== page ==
The new publication series of the ITA for politics and society
In this new series, the ITA summarises the core results of its own research projects as well as of selected projects of other technology assessment institutions. The ITA Dossiers are only two pages long and present the topic in a non-scientific language with a view to options for actions in politics and society.
The ITA Dossiers are published here and on EPUB.OEAW/ITA-Dossiers. ISSN (online): 2306-1960
ITA dossiers in english:
- ITA [Hrsg.], (2016) Neuroenhancement: old dreams, sober reality. ITA dossier no. 24en (November 2016; Author: Helge Torgersen).
Boosting the performance of the brain is an old dream still unfulfilled.
-> Approaches to enhance its capabilities range from drugs to brain stimulation or brain-computer interfaces.
-> Besides therapeutic success with long-known drugs in ill people, almost no effects have been proven.
-> Options for action include establishing a governance framework, adapting medical regulation and following fundamental rights.
Author: Helge Torgersen
- ITA [Hrsg.], (2016) Gene editing – new technology, old risks? ITA dossier no. 21en (May 2016; Authors: Helge Torgersen, Karen Kastenhofer).
-> Thanks to a new technology, genetic alterations of organisms are now simpler, more precise and quicker than before.
-> Taboos such as human germ line intervention are up for discussion again as are the foundations of how genetically modified organisms (GMOs) are regulated.
-> In the future, genetic engineering might become more ubiquitous, which could bear potential for conflict whilst the need to reach political decisions is becoming more urgent.
- ITA [Hrsg.], (2016) Industry 4.0 – Production landscape in upheaval. ITA dossier no. 20en (April 2016; Author: Georg Aichholzer).
-> Industry 4.0 stands for the vision of comprehensive digital production – chain networking – from the supplier to end consumers.
-> Its implementation has a variety of effects on business operations, business sectors and society as a whole.
-> Opportunities for improved competitiveness and the securing of social prosperity require a collaboration between enterprises, the state, interest groups and educational institutions, above all in the fields of qualification and security.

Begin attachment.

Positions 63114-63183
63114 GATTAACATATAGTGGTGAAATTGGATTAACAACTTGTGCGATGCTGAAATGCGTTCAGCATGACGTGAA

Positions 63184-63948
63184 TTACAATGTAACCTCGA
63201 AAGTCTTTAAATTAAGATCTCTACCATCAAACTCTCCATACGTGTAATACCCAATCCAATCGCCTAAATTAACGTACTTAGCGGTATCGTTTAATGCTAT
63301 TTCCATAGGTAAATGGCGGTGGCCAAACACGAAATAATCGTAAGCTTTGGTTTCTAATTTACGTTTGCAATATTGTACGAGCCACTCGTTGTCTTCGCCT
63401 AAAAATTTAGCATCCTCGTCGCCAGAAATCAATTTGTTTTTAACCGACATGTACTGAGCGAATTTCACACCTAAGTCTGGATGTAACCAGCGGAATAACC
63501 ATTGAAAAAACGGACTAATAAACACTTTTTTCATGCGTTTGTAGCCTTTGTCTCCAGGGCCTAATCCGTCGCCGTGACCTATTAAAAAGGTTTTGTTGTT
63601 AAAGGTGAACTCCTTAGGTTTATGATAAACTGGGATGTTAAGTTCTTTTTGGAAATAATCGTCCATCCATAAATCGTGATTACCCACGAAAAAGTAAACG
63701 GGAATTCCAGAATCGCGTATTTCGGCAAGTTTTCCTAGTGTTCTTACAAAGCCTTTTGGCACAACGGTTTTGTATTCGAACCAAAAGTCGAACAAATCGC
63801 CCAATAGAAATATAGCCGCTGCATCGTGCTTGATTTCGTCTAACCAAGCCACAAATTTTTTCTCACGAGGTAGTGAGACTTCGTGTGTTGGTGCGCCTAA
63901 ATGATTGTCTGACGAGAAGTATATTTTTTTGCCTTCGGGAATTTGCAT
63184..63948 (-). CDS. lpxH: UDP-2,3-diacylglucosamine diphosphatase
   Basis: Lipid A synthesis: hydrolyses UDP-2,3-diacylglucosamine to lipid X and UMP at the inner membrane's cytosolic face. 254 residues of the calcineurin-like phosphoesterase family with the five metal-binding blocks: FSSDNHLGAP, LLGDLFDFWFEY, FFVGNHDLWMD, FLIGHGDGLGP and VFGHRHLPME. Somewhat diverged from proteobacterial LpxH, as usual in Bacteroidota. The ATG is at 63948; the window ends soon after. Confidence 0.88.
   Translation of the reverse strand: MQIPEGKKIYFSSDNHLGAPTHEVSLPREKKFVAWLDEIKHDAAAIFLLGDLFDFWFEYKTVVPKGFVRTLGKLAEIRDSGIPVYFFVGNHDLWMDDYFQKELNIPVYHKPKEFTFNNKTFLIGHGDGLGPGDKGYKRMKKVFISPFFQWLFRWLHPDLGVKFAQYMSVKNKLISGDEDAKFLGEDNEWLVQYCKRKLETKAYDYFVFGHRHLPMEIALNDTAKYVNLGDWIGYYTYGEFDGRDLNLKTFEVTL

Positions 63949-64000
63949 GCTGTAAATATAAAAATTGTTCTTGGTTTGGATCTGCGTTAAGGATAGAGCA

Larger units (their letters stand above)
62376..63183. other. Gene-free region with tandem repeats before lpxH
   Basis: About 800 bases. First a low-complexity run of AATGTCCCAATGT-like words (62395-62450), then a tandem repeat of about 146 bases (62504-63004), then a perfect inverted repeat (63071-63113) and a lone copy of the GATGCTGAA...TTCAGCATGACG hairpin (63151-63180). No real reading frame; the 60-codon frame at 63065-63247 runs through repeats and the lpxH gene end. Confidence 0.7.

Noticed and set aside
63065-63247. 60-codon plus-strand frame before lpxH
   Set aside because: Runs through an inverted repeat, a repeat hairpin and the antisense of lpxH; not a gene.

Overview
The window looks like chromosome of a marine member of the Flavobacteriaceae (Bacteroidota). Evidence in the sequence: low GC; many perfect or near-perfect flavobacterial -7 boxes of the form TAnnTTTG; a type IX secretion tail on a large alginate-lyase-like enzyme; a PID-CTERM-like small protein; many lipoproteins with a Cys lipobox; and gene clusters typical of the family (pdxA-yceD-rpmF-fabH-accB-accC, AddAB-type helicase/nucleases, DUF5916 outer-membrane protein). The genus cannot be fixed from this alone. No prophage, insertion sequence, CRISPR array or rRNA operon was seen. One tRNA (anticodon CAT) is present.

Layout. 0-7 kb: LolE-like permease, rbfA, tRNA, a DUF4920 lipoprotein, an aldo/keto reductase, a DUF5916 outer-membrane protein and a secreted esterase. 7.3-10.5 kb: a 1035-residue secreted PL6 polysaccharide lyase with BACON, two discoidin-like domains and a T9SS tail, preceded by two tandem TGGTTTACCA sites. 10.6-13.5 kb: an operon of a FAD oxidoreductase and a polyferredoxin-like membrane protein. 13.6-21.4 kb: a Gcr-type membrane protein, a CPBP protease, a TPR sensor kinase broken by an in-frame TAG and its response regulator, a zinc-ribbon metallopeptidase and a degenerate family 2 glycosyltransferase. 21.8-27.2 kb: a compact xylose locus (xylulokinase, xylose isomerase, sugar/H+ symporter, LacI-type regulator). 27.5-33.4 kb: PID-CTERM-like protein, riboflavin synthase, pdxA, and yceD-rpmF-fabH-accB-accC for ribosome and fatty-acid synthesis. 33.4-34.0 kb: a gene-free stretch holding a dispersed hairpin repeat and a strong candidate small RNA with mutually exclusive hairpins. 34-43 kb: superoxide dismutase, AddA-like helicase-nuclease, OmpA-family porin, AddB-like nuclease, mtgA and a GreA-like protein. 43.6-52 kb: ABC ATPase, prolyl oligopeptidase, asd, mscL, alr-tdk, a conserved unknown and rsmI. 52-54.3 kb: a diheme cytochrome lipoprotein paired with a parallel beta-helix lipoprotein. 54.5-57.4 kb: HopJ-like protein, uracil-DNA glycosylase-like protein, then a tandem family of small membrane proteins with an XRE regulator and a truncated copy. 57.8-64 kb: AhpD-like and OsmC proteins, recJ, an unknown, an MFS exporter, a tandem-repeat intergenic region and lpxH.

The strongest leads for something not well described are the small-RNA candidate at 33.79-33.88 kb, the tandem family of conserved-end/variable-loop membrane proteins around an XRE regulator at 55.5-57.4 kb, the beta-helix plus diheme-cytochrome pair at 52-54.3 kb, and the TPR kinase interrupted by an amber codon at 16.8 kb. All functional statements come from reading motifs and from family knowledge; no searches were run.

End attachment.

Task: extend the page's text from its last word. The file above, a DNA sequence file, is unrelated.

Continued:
- ITA [Hrsg.], (2016) Energy-efficient office buildings. ITA dossier no. 19en (January 2016; Author: Michael Ornetzeder).
-> Energy-efficient design principles have recently become more popular in office buildings.
-> So far, there is little research on how the various measures for extremely low energy consumption affect the well-being of building users.
-> Preliminary results of an ITA study show that people working in the surveyed office buildings are very satisfied with the indoor climate and other workplace conditions even at ultra-low en- ergy consumption.
- ITA [Hrsg.], (2015) What´s "nano" doing in the waste? ITA dossier no. 18en (December 2015; Authors: Daniela Fuchs, André Gazsó).
-> An increasing number of products contain nanomaterials which end up in the waste sooner or later. To this day, their effects are still unknown.
-> There is hardly any information on substances and quantities of nanomaterials used in mass products.
-> This poses challenges for both Austrian waste management and legislation.
-> Proposed solutions include the introduction of a standardised register for quantities of nanomaterials in products, consumer-friendly labelling and control of work safety in the waste sector.